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    Why HTML5 Matters

    There’s a lot of arguing in the industry, especially between Apple and Adobe, over the merits of various platforms and architectures for building the next generation of applications in the cloud.

    If you’re not familiar with the basics of the Apple argument, it comes down to the fact that Apple CEO Steve Jobs and many others believe open standards such as HTML5 are going to supplant Flash from Adobe and Silverlight from Microsoft.

    They also arguing that HTML5 is going to provide a much more seamless user experience in terms of how data is shared across desktop applications and cloud computing applications. An excellent example of that integration was shown this week by Box.net, a provider of a collaboration application that is delivered as a service. Within a browser running HTML5, Box.net was able to show data being seamlessly shared between its application and a local desktop.

    Box.net CEO Aaron Levie says the cloud computing providers that will ultimately win the day are the ones that will tie the user experience as closely as possible to the desktop metaphor that users take for granted today.

    At the moment, it’s also true that HTML5 can’t do everything that Flash and Silverlight do. But it’s only a matter of time before rich applications built using HTML5 that take advantage of new communications frameworks such as Websockets become more widely deployed.

    Levie says it may be too early to take radical positions such as Apple’s in banning Flash from devices such as the iPad, given the prevalence of these applications on the Web. But long term, Levie says the writing is already on the wall in terms of the eventual dominance of HTML5.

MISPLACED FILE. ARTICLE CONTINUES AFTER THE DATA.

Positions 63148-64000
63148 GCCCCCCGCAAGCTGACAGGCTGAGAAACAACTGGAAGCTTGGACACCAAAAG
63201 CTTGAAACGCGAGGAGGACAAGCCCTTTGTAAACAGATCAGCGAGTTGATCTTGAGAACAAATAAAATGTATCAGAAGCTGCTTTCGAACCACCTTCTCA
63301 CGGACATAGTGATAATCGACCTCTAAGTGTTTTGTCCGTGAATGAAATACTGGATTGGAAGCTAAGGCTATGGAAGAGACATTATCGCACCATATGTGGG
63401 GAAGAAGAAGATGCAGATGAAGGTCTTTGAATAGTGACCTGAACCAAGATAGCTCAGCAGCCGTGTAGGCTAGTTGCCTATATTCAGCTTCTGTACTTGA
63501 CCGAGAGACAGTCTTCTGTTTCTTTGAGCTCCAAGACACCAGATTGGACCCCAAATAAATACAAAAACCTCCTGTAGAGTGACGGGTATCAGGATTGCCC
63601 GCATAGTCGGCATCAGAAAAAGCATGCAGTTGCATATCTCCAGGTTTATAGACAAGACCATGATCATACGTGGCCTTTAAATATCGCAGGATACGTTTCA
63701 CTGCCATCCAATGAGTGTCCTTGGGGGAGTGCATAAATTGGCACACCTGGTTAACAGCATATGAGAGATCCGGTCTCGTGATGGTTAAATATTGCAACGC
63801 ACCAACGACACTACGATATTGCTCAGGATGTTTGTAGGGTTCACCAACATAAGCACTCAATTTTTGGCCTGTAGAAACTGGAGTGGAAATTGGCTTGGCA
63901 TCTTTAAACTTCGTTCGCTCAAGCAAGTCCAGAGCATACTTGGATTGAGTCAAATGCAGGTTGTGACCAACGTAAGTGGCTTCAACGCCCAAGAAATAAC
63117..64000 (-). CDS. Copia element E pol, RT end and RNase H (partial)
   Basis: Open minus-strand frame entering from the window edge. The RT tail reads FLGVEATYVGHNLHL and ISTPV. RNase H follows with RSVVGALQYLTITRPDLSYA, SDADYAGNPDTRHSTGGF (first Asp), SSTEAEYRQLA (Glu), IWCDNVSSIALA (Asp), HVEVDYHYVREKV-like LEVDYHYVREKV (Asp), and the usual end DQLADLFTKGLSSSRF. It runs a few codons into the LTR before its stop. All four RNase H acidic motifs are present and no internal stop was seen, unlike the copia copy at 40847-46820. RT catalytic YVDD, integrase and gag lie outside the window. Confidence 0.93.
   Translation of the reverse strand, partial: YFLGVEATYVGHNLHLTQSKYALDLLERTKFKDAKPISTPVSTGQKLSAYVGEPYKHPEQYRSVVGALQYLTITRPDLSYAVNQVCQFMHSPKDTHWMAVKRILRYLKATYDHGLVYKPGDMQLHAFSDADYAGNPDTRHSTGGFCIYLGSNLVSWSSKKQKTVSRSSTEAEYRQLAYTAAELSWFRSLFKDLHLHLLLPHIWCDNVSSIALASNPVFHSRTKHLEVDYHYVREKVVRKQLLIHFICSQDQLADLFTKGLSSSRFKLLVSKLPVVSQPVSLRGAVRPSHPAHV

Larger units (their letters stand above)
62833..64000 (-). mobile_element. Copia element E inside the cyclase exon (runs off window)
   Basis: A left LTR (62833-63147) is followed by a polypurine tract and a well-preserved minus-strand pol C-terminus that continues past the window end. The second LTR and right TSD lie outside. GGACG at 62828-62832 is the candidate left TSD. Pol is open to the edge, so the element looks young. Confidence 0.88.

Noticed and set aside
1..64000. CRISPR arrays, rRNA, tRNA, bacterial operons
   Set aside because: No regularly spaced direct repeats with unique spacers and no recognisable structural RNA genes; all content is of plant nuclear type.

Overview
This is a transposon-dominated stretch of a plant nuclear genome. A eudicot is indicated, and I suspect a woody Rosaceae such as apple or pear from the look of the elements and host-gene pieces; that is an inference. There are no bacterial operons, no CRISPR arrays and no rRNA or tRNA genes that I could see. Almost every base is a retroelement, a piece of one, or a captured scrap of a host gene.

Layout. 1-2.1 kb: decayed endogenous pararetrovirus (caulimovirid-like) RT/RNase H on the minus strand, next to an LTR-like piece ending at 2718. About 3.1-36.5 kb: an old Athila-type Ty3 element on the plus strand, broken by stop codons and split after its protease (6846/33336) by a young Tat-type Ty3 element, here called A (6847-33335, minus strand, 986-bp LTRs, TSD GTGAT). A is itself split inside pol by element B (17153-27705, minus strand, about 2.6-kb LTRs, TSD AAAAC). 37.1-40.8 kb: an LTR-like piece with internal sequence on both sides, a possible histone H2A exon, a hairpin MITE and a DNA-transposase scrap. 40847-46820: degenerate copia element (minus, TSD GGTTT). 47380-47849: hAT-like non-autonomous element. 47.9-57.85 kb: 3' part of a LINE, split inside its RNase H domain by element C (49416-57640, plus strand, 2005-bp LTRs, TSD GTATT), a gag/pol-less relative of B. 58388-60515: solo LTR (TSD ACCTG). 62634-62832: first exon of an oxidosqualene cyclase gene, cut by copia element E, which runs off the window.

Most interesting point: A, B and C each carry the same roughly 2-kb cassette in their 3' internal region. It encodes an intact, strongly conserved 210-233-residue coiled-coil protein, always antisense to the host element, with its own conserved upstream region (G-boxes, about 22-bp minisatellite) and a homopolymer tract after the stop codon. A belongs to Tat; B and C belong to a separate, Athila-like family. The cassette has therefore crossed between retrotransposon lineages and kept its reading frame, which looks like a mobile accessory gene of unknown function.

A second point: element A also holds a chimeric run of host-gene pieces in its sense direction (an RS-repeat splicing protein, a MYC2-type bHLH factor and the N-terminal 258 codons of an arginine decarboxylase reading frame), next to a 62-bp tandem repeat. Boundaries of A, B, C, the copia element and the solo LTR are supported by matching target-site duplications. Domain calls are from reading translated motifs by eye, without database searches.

In the meantime, just about everybody is starting to turn their attention toward building rich applications in the cloud. For example, as a leading proponent of HTML5, Google recently pledged to cooperate with VMware on building applications from the ground up for cloud computing environments.

    But if we’re to avoid integration nightmares in the future, the next generation of cloud computing applications needs to share a common framework. And right now the best bet for making that happen is HTML5.

    Mike Vizard
    Mike Vizard
    Michael Vizard is a seasoned IT journalist, with nearly 30 years of experience writing and editing about enterprise IT issues. He is a contributor to publications including Programmableweb, IT Business Edge, CIOinsight and UBM Tech. He formerly was editorial director for Ziff-Davis Enterprise, where he launched the company’s custom content division, and has also served as editor in chief for CRN and InfoWorld. He also has held editorial positions at PC Week, Computerworld and Digital Review.

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